Designer Emma has incorporated her love of prints into her home (Picture: Daniel Lynch)
As businesses on the high street struggle to survive, many small, creative enterprises are thriving.
Artisan food stores, veg box deliveries and resourceful restaurants are responding to the challenges to serve the locked-down public.
It seems independent homewares are also high on the wishlist of frustrated customers who can’t hit the shops. And for print designer Emma J Shipley, business is booming.
‘Homeware is something that people are craving right now as we are all spending so much time at home,’ says Emma, 34. ‘We need it to be a nicer place and for our surroundings to be inspiring.
‘People are also making conscious decisions to shop from smaller local businesses. That means we have the flexibility to create limited-edition collections and make sure we’re not over-producing. That makes our brand more sustainable, which is what people want in their homes.’
Emma has decked out her house with her trademark printed velvet curtains(Picture: Daniel Lynch)
Home for Emma is a rented apartment in a fabulous converted bible factory in East London. Entering the horseshoe-shaped courtyard, you know instantly which is her abode by the stunning velvet drapes at the floor-to-ceiling Crittall-style windows.
She has been living here with her two cats Romy and Luna since 2016. Her boyfriend moved in during lockdown.
‘I wanted somewhere I could live and work – a space that was creative. This was perfect, especially during lockdown as it already had a home office/studio on the mezzanine floor.’
She rents a gorgeous place in East London (Picture: Daniel Lynch)
It’s a spectacular space. ‘There’s no way I could live in a place like this if I wasn’t renting,’ she says. ‘Renting means I can afford to live where I want. When you buy you have to compromise by moving into something much smaller or to an area you wouldn’t necessarily want to live. Plus, all my capital is invested in my business, that’s where my priorities are right now so renting suits me.’
Renting doesn’t stop the designer stamping her personality on the place. The upside-down apartment is blessed with high ceilings and original beams. ‘You can still see all the original screws and struts,’ says Emma. ‘It was all just very white with original wooden floors so it was a lovely blank canvas.
The space is somewhere Emma can work and relax (Picture: Daniel Lynch)
‘As a renter, you assume that landlords won’t want you to make any changes, but I have found that if you do things that will improve the space and make it appealing to future renters, then they are often open to suggestions.’
One such suggestion was to wallpaper the wardrobe doors with one of her designs.
‘It took less than two rolls so that’s quite a cost-effective way to transform an ugly wardrobe with some colour and pattern. People get nervous about using pattern – I try to stick within a fairly tight colour palette.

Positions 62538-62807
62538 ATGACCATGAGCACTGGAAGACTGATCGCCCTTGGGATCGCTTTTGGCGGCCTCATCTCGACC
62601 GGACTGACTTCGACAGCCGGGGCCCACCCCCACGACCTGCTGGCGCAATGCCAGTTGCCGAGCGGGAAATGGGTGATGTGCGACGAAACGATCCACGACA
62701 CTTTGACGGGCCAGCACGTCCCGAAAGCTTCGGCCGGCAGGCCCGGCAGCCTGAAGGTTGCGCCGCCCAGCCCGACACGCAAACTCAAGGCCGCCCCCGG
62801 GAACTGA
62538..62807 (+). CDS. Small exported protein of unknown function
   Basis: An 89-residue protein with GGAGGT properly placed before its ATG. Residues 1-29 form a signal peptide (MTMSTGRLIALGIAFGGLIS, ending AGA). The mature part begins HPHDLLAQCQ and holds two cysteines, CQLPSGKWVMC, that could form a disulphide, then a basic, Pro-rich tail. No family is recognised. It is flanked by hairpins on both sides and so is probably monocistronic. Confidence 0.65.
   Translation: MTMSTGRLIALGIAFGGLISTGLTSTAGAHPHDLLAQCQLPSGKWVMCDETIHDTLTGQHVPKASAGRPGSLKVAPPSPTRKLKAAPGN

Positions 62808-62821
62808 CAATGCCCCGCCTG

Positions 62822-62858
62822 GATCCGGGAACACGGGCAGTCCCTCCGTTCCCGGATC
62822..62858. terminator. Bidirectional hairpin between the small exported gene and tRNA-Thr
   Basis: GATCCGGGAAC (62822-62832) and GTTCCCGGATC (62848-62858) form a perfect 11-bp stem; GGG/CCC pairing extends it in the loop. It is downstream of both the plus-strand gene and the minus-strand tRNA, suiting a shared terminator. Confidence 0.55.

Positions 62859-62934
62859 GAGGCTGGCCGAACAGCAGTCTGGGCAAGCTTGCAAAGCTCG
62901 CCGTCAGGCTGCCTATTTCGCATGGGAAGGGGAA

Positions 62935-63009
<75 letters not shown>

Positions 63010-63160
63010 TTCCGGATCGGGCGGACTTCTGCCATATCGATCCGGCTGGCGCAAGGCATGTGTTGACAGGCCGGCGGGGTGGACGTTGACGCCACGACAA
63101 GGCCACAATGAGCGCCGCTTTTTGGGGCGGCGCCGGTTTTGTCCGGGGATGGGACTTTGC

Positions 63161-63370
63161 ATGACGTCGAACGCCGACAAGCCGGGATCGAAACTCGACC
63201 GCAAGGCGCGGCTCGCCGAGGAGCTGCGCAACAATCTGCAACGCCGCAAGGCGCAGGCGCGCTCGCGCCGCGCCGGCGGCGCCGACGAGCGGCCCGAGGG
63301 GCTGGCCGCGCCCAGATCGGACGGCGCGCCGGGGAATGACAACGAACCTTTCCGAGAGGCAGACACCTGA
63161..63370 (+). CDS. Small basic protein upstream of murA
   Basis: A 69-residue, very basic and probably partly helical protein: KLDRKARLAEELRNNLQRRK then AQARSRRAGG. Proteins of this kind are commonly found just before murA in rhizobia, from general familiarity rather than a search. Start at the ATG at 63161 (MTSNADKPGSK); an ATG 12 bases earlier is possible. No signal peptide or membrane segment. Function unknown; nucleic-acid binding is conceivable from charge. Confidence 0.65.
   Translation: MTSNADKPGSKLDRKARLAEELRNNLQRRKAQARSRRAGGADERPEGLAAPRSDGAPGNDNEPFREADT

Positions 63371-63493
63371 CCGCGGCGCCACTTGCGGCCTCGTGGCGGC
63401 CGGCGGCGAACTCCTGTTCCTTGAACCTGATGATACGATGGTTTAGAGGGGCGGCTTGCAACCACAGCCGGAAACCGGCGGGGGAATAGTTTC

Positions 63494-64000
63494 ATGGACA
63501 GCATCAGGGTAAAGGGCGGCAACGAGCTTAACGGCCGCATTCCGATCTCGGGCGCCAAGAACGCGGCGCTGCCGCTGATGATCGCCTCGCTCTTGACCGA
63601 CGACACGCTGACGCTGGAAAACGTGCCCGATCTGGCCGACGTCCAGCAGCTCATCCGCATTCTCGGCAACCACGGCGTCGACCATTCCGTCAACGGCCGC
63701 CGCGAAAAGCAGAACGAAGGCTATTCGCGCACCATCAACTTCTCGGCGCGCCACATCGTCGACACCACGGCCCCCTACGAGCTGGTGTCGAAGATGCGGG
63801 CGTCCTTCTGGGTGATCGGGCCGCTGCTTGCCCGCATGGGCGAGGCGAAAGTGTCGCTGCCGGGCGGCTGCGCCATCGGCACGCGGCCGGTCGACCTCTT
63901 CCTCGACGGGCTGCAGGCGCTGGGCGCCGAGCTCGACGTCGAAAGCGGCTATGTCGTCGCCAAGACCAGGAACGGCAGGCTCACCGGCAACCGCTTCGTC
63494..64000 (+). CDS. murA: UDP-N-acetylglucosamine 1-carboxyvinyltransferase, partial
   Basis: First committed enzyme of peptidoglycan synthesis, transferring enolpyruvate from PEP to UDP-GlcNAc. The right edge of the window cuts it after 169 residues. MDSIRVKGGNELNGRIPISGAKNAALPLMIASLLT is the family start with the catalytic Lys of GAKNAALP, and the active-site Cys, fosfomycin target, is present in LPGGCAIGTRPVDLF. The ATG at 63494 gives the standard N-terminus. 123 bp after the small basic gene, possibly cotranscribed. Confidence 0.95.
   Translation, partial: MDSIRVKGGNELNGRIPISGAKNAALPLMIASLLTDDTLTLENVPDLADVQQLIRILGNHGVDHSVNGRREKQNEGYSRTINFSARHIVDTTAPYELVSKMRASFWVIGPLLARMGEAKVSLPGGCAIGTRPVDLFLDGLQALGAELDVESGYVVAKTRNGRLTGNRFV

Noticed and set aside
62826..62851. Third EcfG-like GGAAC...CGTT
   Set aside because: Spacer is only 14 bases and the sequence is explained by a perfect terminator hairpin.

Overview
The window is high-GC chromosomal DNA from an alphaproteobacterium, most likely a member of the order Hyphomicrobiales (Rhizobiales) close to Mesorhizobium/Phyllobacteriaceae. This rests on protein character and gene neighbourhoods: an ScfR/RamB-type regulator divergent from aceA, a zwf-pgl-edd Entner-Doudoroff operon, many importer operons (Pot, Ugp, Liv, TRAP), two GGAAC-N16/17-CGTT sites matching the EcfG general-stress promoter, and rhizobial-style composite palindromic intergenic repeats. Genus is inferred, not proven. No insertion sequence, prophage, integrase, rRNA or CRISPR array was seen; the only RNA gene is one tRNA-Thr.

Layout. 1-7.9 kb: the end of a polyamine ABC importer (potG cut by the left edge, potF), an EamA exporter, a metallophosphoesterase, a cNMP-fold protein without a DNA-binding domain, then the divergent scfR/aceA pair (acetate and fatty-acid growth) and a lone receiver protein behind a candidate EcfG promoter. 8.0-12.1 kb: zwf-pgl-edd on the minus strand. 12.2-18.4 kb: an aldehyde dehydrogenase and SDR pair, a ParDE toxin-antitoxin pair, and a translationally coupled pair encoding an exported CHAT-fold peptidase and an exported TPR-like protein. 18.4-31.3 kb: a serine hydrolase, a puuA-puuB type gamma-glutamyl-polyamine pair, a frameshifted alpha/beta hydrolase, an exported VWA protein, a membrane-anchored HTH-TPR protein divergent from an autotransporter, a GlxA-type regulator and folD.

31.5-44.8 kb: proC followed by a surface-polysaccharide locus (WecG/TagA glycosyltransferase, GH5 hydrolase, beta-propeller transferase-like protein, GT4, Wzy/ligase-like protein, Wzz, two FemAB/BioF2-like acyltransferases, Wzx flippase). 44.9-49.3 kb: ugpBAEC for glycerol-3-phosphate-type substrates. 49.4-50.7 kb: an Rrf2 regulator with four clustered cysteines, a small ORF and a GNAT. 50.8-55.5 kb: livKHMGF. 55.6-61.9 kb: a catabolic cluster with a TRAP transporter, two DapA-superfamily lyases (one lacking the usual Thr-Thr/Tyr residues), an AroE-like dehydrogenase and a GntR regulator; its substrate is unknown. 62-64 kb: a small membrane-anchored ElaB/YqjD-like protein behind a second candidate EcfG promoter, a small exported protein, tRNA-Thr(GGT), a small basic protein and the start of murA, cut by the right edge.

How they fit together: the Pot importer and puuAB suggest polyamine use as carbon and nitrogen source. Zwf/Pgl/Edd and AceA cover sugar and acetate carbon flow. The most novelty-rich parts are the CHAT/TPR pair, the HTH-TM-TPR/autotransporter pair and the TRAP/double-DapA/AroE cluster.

Bedding is a great way to bring in bold patterns, says Emma (Picture: Daniel Lynch)
So in the bedroom, even though there’s a lot going on, the patterns are tied together with teal and pink. Patterns don’t matter as long as the colours work well together. Bedding is a great way to start without making a huge investment like decorating a whole room.’
The ottoman at the bottom of the bed is made from one of Emma’s signature velvets. ‘I also love to dress a room with houseplants to bring the element of nature indoors, which is good for wellbeing. They are relatively inexpensive but can make a huge impact.’
There’s space for a mini home office, too (Picture: Daniel Lynch)
The living area is one big open-plan space. The kitchen is dominated by a fabulous teardrop glass dining table and coloured chairs.
‘I’m really into dried flowers because they last a lot longer than fresh and you can get some really funky colours. I love dressing this table by mixing colourful glasses, place mats and coasters. Table-top pieces are another great way to introduce pops of colour.’
Houseplants and a fully-stocked bar cart = every millennial’s dream (Picture: Daniel Lynch)
Above the kitchen is the double-height mezzanine where Emma has her office space. It was a godsend during lockdown and looks out over the whole living area with full-length doors, which open onto a balcony.
Outside is a seating area covered in her signature cushions and throws. Inside, there’s a cosy nook with TV, record player and sofa. Even though it’s open-plan, the area is carefully zoned.
The living area from above (Picture: Daniel Lynch)
A ‘plan’ chest houses all her original drawings and is used as a room divider with plants on the top. ‘I love putting lamps behind the plants to illuminate the foliage.’
All of her collections are inspired by botanicals and animals from her travels.
‘There is a lack of connection to nature, which I feel we are all craving, especially when you live in the city,’ she says. ‘I want to bring that connection with nature back into our homes and into our lives, as well as sparking our imaginations.’
There’s also a bar cart stocked with essential cocktail ingredients. ‘Bought during the first lockdown and particularly important these days when we are not going out again,’ she smiles.
Emma’s carefully curated gallery wall (Picture: Daniel Lynch)
Her drawing board is where all her ideas come to life. And there’s a gallery wall with vintage botanical prints put into bold frames, which pick out the colours in the curtains and soft furnishings.
Her monochrome wallpaper works beautifully against the white walls and original dark ceiling beams in the pitched roof.
Emma’s velvet fabric adorns the doors too, and there are lots of beautiful cushions in her home. ‘Cushions and throws are easy transformational pieces to experiment with. Curtains introduce huge strips of colour to the room as well as making it cosy and homely.’
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